The Andrew W. Mellon Foundation has awarded Princeton a $3.3 million challenge grant to support the University's creation of the Fellows in the Creative and Performing Arts program, which will bring innovative early- to mid-career artists to campus. The program is part of an initiative to make the arts central to the Princeton undergraduate experience.
"Interaction with these professional artists will encourage students to explore the arts in ways that will deepen both their own creativity and their appreciation of the artistic calling throughout their lives," said Princeton President Shirley M. Tilghman. "I am sincerely grateful to the Mellon Foundation for recognizing the importance of Princeton's arts initiative and supporting fellowships for emerging artists of great potential."
The University's arts initiative, presented by Tilghman to the University's Board of Trustees in January 2006, led to the creation of the Lewis Center for the Arts in 2007 and has allowed Princeton to expand significantly its programs in visual arts, musical performance, dance, theater, creative writing and the interdisciplinary Princeton Atelier.
The first fellows are expected to be chosen, based on work of extraordinary promise and demonstrated teaching ability, during the 2012-13 academic year and arrive on campus in the fall of 2013.
While on campus, the fellows will create, exhibit and perform their work; teach undergraduates; and participate in seminars and conferences. They also will serve as intermediaries between faculty and students, much as graduate students and postdoctoral scholars do in other academic departments, bringing fresh perspectives to the programs of the Lewis Center for the Arts and the Department of Music. They will receive salaries and benefits and have access to studios or other spaces necessary for their work.
"These fellowships will enrich the entire Princeton community by bringing to campus emerging artists who have begun to be recognized in their fields for their achievements and their potential for growth," said Michael Cadden, chair of the Lewis Center. "As artists, they will benefit from a vibrant intellectual and artistic environment, creating exciting new work that will allow them to take the next step in their various professions. As teachers, they'll serve as role models for students contemplating a career in the arts and for others with a curiosity about what might be involved in making such a choice."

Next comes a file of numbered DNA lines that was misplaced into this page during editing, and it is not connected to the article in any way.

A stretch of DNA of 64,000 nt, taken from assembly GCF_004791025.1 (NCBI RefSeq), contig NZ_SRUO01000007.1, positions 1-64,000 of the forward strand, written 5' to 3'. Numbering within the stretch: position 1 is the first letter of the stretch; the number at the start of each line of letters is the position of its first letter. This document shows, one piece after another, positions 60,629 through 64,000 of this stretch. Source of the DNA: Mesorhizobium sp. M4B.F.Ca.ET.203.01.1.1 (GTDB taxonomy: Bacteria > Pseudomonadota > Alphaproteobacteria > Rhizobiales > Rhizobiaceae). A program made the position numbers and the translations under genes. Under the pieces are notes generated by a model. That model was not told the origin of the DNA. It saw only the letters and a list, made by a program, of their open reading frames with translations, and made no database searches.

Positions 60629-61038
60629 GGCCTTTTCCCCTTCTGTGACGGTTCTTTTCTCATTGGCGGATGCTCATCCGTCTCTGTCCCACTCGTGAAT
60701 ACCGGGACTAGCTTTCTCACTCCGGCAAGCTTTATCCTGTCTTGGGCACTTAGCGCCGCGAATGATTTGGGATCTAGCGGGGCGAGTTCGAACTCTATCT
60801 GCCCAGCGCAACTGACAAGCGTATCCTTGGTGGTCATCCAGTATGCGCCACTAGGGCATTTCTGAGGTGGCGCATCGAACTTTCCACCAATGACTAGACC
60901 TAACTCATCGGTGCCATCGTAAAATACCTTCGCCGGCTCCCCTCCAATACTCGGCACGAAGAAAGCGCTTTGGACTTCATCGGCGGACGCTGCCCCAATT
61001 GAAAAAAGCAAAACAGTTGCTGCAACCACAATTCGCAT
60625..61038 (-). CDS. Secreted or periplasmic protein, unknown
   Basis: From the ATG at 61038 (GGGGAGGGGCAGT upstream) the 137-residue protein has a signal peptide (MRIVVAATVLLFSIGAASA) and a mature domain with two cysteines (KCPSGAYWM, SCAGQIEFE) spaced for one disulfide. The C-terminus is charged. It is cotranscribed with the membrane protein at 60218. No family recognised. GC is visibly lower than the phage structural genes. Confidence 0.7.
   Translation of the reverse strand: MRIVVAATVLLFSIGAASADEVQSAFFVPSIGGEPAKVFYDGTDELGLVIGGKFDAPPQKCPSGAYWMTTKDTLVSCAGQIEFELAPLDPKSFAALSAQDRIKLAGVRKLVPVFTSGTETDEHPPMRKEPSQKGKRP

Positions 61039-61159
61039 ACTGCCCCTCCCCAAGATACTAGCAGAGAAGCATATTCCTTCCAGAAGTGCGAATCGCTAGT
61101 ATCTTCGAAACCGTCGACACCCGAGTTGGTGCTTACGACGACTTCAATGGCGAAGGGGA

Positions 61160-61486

He added that "the campus and the entire regional community will have the pleasure of collaborating — as fellow artists or as audience members — with choreographers, musicians, poets, playwrights, sculptors, filmmakers and many other kinds of 'makers' as they engage in the hard task of artistic research and development."
The Mellon Foundation's challenge grant has been matched through the gift of an anonymous alumnus in support of the Fellows in the Creative and Performing Arts, essentially doubling its power and creating four new endowed fellowships over five years. The program will also receive support through the landmark $101 million gift from Peter B. Lewis, a member of Princeton's Class of 1955, that established the Lewis Center for the Arts.
In addition to building on this progress, the Fellows in the Creative and Performing Arts program will enhance the University's ability to serve as an incubator of artistic talent and a patron of the arts. As part of the Princeton community, the fellows will have opportunities to establish lifelong connections with other artists and scholars and with students, faculty and alumni who have been influenced by their work.
Mellon Foundation President Don Randel, a scholar in musicology and an advocate for the humanities, said: "The Mellon Foundation is pleased to support Princeton's groundbreaking initiative to integrate the arts into the undergraduate curriculum. We expect that the success of Princeton's distinctive and ambitious arts programs and support for working artists will inspire other universities to make the arts a fundamental part of their educational mission."
The Mellon Foundation was formed in 1969 through the consolidation of two existing foundations — the Avalon Foundation, which had been established by Ailsa Mellon Bruce, daughter of Andrew W. Mellon, and the Old Dominion Foundation, which had been established by Paul Mellon, son of Andrew W. Mellon.
Headquartered in New York City, the Mellon Foundation makes grants principally in five core program areas: higher education and scholarship, libraries and scholarly communications, conservation and the environment, museums and art conservation, and performing arts. The foundation has been instrumental in the development of ARTstor, JSTOR and Ithaka, nonprofit organizations engaged in furthering the uses of information technology to benefit higher education around the world.
This support is part of Aspire, the University's five-year fundraising campaign that concluded on June 30 after raising $1.88 billion. The campaign included a commitment to the visual and performing arts as an essential element of the Princeton experience.